The 49ers had 12 former players nominated for the Pro Football Hall of Fame. Patrick Willis will be a snub each year he doesn’t make it.
Also, congrats to Mitch Wishnowsky on winning Special Teams Player of the Week. He pinned the Eagles inside of their 10-yard line twice.
I’m a fan of this big, tough, and versatile team player. Patrick is a better runner than credited, because he
worked in the shadow of Cam Akers and before Akers, Dalvin Cook. He also played in the middle of a coaching transition at FSU.
Patrick is good at what one would expect from a back of his dimensions, which hasn’t always been the case in
recent years with big men. He generates movement in collisions with defensive linemen and linebackers. He can win direct collisions with all three levels of the defense.
When faced with bouncing a run outside or lowering the pads and taking on a defender at the line of scrimmage, Patrick will opt for the one-on-one, physical confrontation. Although he’s a tall runner, he will drop the pads and attack his opponents so he can hit and slide over top for extra yardage.
So . . . what about Frank Gore?
“I would never put anything past Frank,” 49ers coach Kyle Shanahan said on Wednesday. “If we gave him a little heads-up and some notice, he’ll always be ready. We thought it was a little early for that. Guys still have a chance of playing this week.
“(We) would never fully rule that out. Don’t know exactly where he is right now. There are a number of people in here who have a relationship with him. If that time ever comes when we need to do it and he wants to do it, we would never rule it out.”
122 MODERN-ERA NOMINEES ANNOUNCED FOR HALL OF FAME’S CLASS OF 2022
Randall Cunningham, Jake Delhomme, Boomer Esiason, Jeff Garcia
Cornelius Bennett, Lance Briggs, Tedy Bruschi, London Fletcher, Seth Joyner, Willie McGinest (also DE), *Sam Mills, Hardy Nickerson Sr., Takeo Spikes, Pat Swilling (also DE), *Zach Thomas, DeMarcus Ware, Patrick Willis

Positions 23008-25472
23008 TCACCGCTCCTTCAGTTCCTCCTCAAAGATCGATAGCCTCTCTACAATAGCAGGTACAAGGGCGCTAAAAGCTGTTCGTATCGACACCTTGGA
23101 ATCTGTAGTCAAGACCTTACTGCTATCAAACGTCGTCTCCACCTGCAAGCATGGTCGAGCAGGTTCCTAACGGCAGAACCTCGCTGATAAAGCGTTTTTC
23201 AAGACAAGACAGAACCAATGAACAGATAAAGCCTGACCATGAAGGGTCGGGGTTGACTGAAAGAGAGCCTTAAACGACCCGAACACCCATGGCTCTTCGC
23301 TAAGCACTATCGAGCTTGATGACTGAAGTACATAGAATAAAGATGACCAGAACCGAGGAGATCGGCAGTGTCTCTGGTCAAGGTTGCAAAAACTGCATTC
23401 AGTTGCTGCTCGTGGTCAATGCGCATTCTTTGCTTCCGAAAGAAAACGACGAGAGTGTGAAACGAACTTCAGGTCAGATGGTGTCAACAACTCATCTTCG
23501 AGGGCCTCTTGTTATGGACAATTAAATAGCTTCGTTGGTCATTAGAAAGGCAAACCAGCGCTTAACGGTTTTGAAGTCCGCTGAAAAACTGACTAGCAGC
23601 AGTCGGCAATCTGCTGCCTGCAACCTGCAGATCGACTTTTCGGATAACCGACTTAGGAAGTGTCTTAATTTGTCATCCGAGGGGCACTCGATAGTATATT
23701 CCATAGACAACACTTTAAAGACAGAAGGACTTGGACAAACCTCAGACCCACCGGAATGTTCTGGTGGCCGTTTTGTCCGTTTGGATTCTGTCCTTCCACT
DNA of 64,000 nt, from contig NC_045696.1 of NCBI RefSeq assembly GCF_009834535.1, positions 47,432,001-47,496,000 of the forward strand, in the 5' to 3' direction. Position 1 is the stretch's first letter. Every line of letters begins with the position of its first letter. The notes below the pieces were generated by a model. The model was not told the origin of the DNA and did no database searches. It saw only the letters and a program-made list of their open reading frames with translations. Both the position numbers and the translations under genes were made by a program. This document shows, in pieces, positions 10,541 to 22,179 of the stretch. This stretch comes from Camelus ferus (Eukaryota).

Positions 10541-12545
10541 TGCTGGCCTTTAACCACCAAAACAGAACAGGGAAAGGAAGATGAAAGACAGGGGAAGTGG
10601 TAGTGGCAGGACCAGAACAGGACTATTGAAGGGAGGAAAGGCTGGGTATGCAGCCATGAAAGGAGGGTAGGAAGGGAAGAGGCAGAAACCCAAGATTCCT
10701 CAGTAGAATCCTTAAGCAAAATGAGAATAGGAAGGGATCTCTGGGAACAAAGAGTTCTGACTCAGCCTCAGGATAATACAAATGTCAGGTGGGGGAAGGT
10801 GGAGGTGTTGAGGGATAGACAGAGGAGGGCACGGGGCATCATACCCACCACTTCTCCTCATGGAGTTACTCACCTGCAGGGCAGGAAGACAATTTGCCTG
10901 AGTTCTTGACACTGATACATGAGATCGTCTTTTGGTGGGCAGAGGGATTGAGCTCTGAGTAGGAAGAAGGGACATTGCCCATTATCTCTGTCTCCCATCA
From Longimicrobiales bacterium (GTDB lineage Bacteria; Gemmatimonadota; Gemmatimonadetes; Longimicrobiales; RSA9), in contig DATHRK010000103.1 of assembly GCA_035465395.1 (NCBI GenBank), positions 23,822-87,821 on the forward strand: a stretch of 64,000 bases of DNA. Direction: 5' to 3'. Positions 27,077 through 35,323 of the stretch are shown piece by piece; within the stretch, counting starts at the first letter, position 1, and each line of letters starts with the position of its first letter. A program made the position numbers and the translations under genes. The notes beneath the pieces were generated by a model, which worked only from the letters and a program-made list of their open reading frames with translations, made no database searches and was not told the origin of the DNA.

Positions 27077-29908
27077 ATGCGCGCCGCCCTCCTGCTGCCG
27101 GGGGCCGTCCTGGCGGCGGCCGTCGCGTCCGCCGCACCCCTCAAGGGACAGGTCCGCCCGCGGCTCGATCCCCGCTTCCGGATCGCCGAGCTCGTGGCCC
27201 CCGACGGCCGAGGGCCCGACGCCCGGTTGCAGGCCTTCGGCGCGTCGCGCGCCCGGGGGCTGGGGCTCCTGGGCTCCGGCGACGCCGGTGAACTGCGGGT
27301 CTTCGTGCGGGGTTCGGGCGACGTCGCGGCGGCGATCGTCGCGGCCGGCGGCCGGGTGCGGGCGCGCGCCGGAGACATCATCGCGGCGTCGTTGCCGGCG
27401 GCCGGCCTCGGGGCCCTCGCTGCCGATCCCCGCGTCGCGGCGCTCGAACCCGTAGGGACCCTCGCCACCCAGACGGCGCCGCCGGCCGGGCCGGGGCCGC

Eric Allen (CB), *Ronde Barber (CB/S), Dre Bly (DB), *LeRoy Butler (S), Nick Collins (S), Antonio Cromartie (CB), Merton Hanks (S), Rodney Harrison (S), Albert Lewis (CB), Tim McDonald (S),
But after watching the film of Sunday’s 17-11 win over the Eagles, it’s clear Shanahan is calling passes for Aiyuk.
The quarterback, Jimmy Garoppolo, simply isn’t throwing to him.
Remember, Aiyuk mostly played with Nick Mullens last season — those two had a terrific connection. Aiyuk is an excellent route runner outside the numbers and down the field, and Mullens loves throwing those long passes.
Garoppolo doesn’t. Garoppolo knows when he throws long passes toward the sideline, he tends to get intercepted — that’s what happened almost every day in training camp this year — and if he gets intercepted, he could get benched. So he’s playing the most conservative style of football of his career. That’s why Aiyuk isn’t getting the ball more often. Garoppolo isn’t capable or willing to get Aiyuk the ball where he typically wins.
49ers P Mitch Wishnowsky is NFC Special Teams Player of the Week
The 49ers for the first time in the Kyle Shanahan era went three-and-out on their first three drives. They didn’t get a first down until there was 13:13 left in the second quarter. In all he punted five times, averaged 45.2 yards per kick and pinned the Eagles inside the 20 three times.
There were two kicks in particular that stood out though. One of them came with 7:21 in the second quarter when he unloaded a moon shot that landed at the Eagles’ 1 and ultimately downed at the 3.
Legacy of pressure — Playing quarterback for the San Francisco 49ers
You definitely knew the history and the expectations,” Smith said. “It was such a rebuilding process my first few years. There was a ton of turnover, trying to get the building right and get the locker room right. In the midst of that, you are just trying to do your job as best you can. No doubt, those banners hang there and you can’t miss them. The rich history, so much of the alumni is still around and you get to meet them and get to know them. So, you definitely know the expectation level.”
Smith faced constant questions about whether he could translate his college success in Utah’s wide-open offense to the NFL while the league was exploding in popularity and the internet was suddenly offering a platform for anyone who wanted one.